A coherent strategy to make LDC’s soy and corn operations more “sustainable” would have required a shift in agricultural practices that reduce fossil fuel, pesticide and synthetic fertilizer use, as CSOs explained. A more “inclusive” and food security-centered strategy would ensure at least some support for smallholder, lower-carbon, regenerative crop systems and increased land access for traditional communities.
Diverting resources to feed animals instead of humans also threatens to aggravate the current global hunger crisis. As the crisis intensifies, the world’s 800 million+ hungry people would be better served by public development banks using taxpayer funds to support the production of diversified, truly sustainable and nutritious food rather than feed for factory farms that churn out cheap meat and dairy products for consumption in higher-income countries.
Paris Agreement misalignment: LDC is a major laggard on climate
Unlike some of its peers, LDC has yet to set Paris-aligned reduction targets for its GHG emissions. The company has committed to only meager 1 percent reductions in its Scope 1 and 2 emissions (those generated by the operations or activities the company controls). Even more important, LDC has yet to calculate its Scope 3 emissions (those generated by operations or activities a company does not control, including soy production), which likely make up more than 90 percent of the company total. At a minimum, the IFC and other public development banks should require any company benefiting from its preferential financing to set Paris-aligned GHG reduction targets.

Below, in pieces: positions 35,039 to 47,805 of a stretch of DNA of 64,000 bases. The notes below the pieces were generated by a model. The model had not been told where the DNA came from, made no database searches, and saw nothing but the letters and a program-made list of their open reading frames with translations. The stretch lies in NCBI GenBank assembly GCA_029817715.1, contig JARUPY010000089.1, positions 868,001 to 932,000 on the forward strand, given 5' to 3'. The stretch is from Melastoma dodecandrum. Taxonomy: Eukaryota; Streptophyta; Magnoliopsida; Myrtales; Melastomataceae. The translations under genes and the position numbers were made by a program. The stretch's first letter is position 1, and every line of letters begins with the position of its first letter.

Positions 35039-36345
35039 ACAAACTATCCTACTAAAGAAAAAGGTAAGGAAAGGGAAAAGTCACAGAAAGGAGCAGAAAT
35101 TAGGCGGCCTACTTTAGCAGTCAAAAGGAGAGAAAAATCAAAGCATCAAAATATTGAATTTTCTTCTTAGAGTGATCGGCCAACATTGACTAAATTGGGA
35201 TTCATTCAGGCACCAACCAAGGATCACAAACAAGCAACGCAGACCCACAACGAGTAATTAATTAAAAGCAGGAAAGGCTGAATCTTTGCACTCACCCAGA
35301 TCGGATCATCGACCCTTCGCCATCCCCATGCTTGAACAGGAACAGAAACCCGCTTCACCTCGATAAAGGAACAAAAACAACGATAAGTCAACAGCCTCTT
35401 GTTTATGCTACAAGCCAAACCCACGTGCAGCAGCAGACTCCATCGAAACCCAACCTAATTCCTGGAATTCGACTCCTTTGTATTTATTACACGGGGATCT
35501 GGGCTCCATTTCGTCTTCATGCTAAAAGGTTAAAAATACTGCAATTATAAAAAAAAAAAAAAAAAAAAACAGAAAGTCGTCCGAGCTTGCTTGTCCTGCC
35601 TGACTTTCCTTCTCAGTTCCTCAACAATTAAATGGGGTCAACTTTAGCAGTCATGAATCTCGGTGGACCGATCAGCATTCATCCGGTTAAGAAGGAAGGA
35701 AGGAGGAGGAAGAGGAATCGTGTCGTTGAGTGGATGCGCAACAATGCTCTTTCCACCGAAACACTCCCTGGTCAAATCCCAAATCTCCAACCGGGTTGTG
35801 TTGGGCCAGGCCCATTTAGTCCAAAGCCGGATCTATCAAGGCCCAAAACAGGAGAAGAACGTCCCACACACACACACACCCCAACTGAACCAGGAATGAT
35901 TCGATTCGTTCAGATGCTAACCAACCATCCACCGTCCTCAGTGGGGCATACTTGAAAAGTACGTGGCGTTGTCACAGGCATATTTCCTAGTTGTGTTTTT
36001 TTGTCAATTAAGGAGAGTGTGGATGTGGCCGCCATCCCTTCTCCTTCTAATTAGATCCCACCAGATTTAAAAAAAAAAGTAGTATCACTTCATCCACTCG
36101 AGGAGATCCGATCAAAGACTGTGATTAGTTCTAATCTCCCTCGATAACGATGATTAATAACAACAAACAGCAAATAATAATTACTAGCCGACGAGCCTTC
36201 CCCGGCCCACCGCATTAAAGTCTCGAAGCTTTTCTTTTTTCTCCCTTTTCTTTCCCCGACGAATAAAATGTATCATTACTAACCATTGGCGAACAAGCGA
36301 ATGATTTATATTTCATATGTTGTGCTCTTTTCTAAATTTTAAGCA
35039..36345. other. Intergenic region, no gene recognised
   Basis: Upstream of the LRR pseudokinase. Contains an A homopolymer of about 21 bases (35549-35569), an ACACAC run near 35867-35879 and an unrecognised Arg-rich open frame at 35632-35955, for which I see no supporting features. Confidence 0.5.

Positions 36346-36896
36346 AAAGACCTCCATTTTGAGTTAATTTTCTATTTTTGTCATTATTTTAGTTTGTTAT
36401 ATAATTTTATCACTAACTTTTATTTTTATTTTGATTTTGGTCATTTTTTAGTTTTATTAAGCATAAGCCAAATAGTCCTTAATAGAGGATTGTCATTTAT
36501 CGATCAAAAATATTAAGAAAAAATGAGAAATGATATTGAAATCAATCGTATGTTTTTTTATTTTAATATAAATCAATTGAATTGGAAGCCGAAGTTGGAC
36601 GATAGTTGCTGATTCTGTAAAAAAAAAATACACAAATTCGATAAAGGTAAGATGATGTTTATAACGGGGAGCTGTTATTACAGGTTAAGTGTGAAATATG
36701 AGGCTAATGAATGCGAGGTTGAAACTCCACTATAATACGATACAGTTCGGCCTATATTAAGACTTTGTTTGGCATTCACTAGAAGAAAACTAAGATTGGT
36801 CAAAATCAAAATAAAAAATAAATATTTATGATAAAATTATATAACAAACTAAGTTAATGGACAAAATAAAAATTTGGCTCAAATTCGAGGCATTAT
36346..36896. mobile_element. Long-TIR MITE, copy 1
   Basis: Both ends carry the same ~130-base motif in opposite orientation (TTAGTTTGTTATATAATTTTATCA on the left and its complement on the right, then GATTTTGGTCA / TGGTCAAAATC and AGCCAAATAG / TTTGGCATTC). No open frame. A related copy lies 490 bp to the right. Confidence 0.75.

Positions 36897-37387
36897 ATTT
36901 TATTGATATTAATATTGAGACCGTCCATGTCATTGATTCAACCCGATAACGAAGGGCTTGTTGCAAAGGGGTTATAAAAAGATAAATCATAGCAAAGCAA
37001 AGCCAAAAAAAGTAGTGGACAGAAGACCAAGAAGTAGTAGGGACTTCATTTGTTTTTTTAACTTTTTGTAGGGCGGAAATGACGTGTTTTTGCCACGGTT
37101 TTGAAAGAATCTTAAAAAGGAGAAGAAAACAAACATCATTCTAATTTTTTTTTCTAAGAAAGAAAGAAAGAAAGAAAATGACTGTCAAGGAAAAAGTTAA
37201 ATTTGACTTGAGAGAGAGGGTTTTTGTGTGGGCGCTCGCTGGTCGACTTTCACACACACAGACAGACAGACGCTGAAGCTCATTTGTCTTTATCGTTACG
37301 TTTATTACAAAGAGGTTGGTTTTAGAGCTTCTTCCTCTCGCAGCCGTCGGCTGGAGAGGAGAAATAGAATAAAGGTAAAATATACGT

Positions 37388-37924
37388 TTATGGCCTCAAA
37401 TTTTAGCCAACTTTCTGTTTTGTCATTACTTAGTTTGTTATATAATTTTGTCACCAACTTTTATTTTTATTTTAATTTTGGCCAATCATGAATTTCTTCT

Now that the LDC loan has been approved, IFC must be held accountable for its impacts
Together with global allies and partners on the ground in Brazil, the Stop Financing Factory Farming Campaign will continue to track LDC’s activities and demand accountability from the IFC for the harmful impacts of its lending. In a letter responding to the loan approval, more than 100 organizations have asked that the IFC disclose the names and locations of the industrial operations its funds will support so that groups on the ground can monitor the impacts of its investment. We have also asked that the IFC urge LDC to cut ties with suppliers known to be involved in illegal deforestation, land grabbing and/or other human rights violations.
The campaign will also continue to urge the IFC and its government shareholders to shift lending away from industrial livestock and monoculture feed production and toward smallholder, lower-carbon regenerative mixed crop systems. Such a shift would square with the World Bank’s own guidance concerning development banks’ role in encouraging capital investments that “incentivize more sustainable practices—properly valuing ecosystem services and mobilizing resources, knowledge and technology for smallholders, indigenous peoples and other producers to support a more equitable way of producing and consuming food.”
Read the original article in Foodtank
About SFFF: The Stop Financing Farming Campaign is a coalition of development, environmental and animal protection groups that works in partnership with locally affected communities and organizations to shift development finance away from industrial livestock production.